Tuesday, November 1, 2016

Politics in Manga: The Human Element

Taki has too much honor to abandon
the role his culture demands from him.
On my main blog, I discuss political storytelling. I open with the following:
The political storyline is one that is motivated by political needs rather than social or personal ones. Characters are fighting a war. Character A wishes to win the war to expiate feelings of guilt (The Four Feathers); Character B wishes to win the war for the sake of his or her fellow soldiers (just about every war movie ever); Character C wishes to win the war to open up a trade route. The last reason is political.
I go on to discuss three types of political storytelling: the Objective Plot (Hamlet, Maiden Rose), the Transcendent Plot (Dune, Black Sun), and the No Way Out Plot (mafia stories). Generally speaking, I prefer the first two to the last.

I'll get to manga yakuza plots in another post. For the purposes of this post, I prefer my politics to be localized, relatable, and overcomable (yes, I know it isn't a word).

In another post on politics in fiction, I commend Blue Morning for its complex, yet comprehensible politics:
In the manga series Blue Morning, for instance, there are three political agendas at play: (1) Katsuragi's initial decision to oust his charge from head of the Kuze household: (2) Katsuragi's later decision to protect his charge and force him to apply for a higher rank; (3) his charge's decision to give Katsuragi what he initially wanted.
Unfortunately, (3) doesn't simply cancel out (1) and (2) because the political actions that both characters throw into motion complicate a simple resolution: they make enemies of the wrong people or agree to make trades with different families or, occasionally, the same families but for different reasons. Katsuragi especially has to deal with the ramifications of snowballs he set in motion--based on (1)--ten years earlier.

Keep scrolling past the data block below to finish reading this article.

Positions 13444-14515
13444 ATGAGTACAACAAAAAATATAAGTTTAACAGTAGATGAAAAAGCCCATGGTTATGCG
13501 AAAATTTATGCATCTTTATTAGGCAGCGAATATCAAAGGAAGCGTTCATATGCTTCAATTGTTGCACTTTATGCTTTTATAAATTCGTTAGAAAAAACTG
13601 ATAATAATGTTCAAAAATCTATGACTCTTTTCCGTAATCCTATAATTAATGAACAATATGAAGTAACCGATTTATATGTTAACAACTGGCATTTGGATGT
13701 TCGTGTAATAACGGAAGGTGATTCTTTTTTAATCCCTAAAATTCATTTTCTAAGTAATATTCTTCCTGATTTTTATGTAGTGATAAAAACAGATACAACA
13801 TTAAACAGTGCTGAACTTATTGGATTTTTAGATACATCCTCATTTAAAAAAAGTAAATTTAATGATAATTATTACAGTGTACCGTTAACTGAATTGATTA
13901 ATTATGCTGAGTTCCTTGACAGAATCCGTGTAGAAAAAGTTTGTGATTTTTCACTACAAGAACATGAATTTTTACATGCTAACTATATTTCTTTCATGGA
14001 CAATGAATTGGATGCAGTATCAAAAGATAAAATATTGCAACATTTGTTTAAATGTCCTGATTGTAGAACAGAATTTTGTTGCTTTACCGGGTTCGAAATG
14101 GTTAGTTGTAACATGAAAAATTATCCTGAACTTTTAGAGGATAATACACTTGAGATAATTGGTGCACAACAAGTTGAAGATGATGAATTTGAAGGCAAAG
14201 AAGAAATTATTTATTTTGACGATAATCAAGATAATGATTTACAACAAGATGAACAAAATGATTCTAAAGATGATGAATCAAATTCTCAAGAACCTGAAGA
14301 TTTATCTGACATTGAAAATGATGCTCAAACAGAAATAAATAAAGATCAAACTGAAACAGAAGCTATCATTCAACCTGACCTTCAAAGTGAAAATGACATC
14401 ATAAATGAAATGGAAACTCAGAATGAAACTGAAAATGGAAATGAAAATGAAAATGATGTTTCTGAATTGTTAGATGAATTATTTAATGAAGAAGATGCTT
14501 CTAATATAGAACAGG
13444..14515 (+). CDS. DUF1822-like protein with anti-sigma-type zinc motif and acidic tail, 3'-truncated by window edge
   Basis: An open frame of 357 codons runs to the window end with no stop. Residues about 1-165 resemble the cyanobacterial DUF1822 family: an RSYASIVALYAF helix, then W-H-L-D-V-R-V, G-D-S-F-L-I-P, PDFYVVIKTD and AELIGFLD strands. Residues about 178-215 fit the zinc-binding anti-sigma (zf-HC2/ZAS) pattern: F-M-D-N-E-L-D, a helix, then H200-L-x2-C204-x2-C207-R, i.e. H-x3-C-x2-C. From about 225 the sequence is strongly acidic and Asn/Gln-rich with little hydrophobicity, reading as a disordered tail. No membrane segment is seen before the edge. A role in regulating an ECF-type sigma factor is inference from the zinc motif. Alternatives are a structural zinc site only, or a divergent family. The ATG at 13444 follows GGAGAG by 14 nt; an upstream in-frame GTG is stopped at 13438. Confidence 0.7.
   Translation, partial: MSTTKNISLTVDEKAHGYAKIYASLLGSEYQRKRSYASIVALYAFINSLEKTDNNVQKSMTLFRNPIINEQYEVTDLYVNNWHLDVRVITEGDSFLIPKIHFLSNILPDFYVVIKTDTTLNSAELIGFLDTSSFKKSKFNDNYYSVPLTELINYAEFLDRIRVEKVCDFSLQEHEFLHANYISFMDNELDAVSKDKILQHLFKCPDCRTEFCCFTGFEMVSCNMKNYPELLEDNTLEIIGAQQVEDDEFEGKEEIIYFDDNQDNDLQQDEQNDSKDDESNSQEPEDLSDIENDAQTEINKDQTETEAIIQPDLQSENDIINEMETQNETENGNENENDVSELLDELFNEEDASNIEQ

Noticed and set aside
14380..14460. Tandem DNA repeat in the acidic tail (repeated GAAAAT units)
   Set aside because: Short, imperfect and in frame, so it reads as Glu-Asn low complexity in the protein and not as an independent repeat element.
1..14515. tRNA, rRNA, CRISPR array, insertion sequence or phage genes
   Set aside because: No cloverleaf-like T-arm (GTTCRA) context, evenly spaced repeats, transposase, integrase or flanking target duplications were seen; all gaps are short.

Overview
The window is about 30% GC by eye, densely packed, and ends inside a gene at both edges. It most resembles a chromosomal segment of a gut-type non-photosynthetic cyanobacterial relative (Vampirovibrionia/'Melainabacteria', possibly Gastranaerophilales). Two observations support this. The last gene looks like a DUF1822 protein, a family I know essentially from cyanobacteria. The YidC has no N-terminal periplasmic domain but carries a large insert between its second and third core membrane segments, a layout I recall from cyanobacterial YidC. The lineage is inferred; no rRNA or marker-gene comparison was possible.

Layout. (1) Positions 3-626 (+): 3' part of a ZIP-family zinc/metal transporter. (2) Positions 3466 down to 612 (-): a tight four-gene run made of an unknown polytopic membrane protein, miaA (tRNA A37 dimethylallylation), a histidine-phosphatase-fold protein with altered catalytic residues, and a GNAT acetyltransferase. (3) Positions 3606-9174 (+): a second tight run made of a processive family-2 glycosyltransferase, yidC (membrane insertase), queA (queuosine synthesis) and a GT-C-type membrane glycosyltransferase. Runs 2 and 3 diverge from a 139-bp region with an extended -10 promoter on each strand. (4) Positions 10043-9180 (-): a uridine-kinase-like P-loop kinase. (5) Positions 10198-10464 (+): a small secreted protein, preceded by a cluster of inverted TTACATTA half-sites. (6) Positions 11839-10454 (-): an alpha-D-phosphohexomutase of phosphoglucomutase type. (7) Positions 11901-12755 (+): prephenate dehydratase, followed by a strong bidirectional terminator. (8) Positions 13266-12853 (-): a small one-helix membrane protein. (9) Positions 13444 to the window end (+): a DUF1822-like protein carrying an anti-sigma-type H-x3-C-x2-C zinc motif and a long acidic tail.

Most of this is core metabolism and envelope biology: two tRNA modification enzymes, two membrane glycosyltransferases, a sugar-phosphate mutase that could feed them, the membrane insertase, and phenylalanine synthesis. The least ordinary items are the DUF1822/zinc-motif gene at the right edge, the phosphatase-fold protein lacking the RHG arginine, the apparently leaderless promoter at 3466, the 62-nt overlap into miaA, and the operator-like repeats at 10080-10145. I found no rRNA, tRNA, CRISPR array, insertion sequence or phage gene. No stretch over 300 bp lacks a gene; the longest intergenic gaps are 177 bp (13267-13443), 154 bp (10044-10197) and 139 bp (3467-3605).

This is all surprisingly clear--though not always to the characters.
To put all this another way, I like my politics to be human.

One of the tensions in Blue Morning is
the contrast between a master who cares
little about the "old feudal system" and
servants who care about it a great deal.
I have no very great opinion of political fiction that focuses almost entirely on an amorphous, utterly inhuman, and rather dull BIG BAD. I also have no very great opinion of political fiction that is too easily resolved. One of the truly fantastic elements of Maiden Rose is that Taki cannot easily extract himself from his culture. If he were the type of guy to "go off and find myself," he would cease to be the character that captivates us and Claus.

And one of the loveliest aspects of Black Sun is that although Jamal and Leonard fail to extract themselves from their society, they manage to improve their lot within the confines of possibility.

This is the type of politics that originates in difficult and conflicting human wants and needs: how the characters go about achieving those wants and needs may embroil them in the difficult and complex world of trade, money, power, and noblesse oblige. How they handle that world always goes back to those utterly human desires.

Manga is full of this type of politics; it is equally full of politics in the more obvious sense: corrupt local leaders and semi-corrupt yakuza.

To be continued . . . 

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